Yep, on the Mac address book – with such a robust developer ecosystem for OS X apps, it's amazing that no one created a decent replacement for "Address Book". You would think that someone like Omni Group, Panic Software (etc) would be all over that.

  • Hi Brad – I happened to catch this article on my 'address book' rss feed. I recently launched an online app called conXt (con-ext), which is my first attempt to solve this address book problem. conXt is a free, private address book that lets you (optionally) connect to other users on the conXt platform in order to share contact info. The idea being that over time your address book will become self-updating. conXt also lets you choose which parts of your contact info to share with whom, so you aren't forced to share your home address with a bunch of people you just met at a conference. Privacy is a big deal to me, so we are very respectful of that concept.

    I'm sure that at this early stage, conXt will not provide all the functionality you are looking for but it does have some early integration with things like skype and links for IM, social networks, etc. Over the next several months, funding allowing, we will be building out conXt in many of the ways that have been mentioned in the comments. If you would like to see it in action I would be happy to give you an overview of it (we're still working on getting support docs/videos in place to make it easier for people to use).



  • I just tried Outlook 2011 on the Mac (Beta 6). It's much better than Entourage, but I'm unimpressed in general as Mac Mail and iCal feel much tighter.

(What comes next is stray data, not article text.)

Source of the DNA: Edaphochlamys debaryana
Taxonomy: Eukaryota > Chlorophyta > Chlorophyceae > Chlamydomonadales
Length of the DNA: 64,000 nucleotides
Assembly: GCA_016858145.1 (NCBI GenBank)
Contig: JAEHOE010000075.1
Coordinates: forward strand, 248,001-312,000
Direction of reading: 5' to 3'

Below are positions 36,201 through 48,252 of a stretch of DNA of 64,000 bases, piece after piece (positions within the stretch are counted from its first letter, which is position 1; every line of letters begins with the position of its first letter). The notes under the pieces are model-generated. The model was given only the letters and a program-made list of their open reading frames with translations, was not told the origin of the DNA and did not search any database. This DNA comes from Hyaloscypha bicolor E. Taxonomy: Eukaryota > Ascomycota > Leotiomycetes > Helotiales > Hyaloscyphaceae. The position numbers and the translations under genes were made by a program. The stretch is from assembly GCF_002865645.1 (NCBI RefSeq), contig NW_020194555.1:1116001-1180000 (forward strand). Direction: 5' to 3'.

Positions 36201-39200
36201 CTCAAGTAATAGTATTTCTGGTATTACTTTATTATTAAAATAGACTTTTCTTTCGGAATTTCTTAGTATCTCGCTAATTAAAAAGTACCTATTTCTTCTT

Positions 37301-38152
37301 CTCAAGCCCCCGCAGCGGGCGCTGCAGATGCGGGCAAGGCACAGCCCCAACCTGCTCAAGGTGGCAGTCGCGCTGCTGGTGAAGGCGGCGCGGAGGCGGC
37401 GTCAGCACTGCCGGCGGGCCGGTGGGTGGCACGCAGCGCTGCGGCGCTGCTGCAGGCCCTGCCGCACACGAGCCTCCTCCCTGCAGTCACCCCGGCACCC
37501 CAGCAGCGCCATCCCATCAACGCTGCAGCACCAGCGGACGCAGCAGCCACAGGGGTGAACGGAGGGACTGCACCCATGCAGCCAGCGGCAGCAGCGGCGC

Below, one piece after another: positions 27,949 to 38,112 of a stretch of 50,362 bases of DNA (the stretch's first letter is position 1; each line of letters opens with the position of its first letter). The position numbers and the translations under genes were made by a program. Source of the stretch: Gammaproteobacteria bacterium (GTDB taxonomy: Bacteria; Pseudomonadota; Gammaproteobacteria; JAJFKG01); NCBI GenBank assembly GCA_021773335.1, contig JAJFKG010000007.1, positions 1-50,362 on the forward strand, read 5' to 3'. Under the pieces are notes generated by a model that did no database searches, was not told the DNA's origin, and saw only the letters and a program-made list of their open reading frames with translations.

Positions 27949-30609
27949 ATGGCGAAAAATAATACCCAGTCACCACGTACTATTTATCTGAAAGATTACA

• StartupTrekTV

    Wow, I did not know that there was a Beta version of Outlook for the Mac available. That is a MAJOR bummer.

    If Outlook for the Mac truly sucks, that is huge news and might even send APPL shares down Monday. There is a built-in expectation that MSFT has finally realized they should get serious with Office Applications on OS X, and that Outlook (plus updated Word/Excel/PPT) will be the proof in the pudding.

    How and why is Outlook for OS X so bad? I will find the download myself, and check it out too. Bummer.

    • I didn't say that it sucks, just that it's not an amazing piece of software. I'd put it in the “good” not “great” category (and they've still got plenty of time between Beta 6 and RC to buff it up). But it wasn't compelling enough at first blush to get me to switch to it.

  • StartupTrekTV

    Looks like Boy Genius came to a similar conclusion about the Outlook component of "Office for Mac 2011":

    In that article there is this link to a 53-screenshot gallery / overview of the new OS X Office package:

    Seems that the entire Beta 6 was leaked on a Torrent, and people are checking it out.

    I'm still optimistic that they'll get Outlook squared away by the time it becomes a real product. In the meantime, i'm downloading the Torrent and will put in some hands-on time with Outlook for Mac Beta 6.

    • StartupTrekTV

      OK, I'm running Microsoft Office for Mac Beta 6 now…. have been using Outlook for the past 45 minutes. This is a BEAUTIFUL implementation of Outlook! What's not to like??

      I'm going to move everything over into Outlook… now I can return to my Outlook-based GTD system… Outlook is the one thing from Microsoft that I've missed. OK, Excel too… Excel in Mac Office 2004 was buggy and limited.

      By the time they release this and I can purchase a production version, should be even better!

      • StartupTrekTV

        OK – after 8 hours with Outlook – beautiful interface; actually nicer than Outlook for Windows. Very useable.

        But three early functional limitations that I see, right away: #1 it cannot create VIEWS, one of the most powerful features of Outlook; and the essence of a PIM – looking at your data from different perspectives. And #2, it cannot (e.g.) "drag and drop" transform emails into todo items; which everyone loved about Outlook a few years ago. Calendar, Task, Email, and Note items should all be "draggable" to other categories, to convert them into different types of PIM objects. Cannot due (yet), in this Beta version. And #3, it does not allow displaying data by "Groups".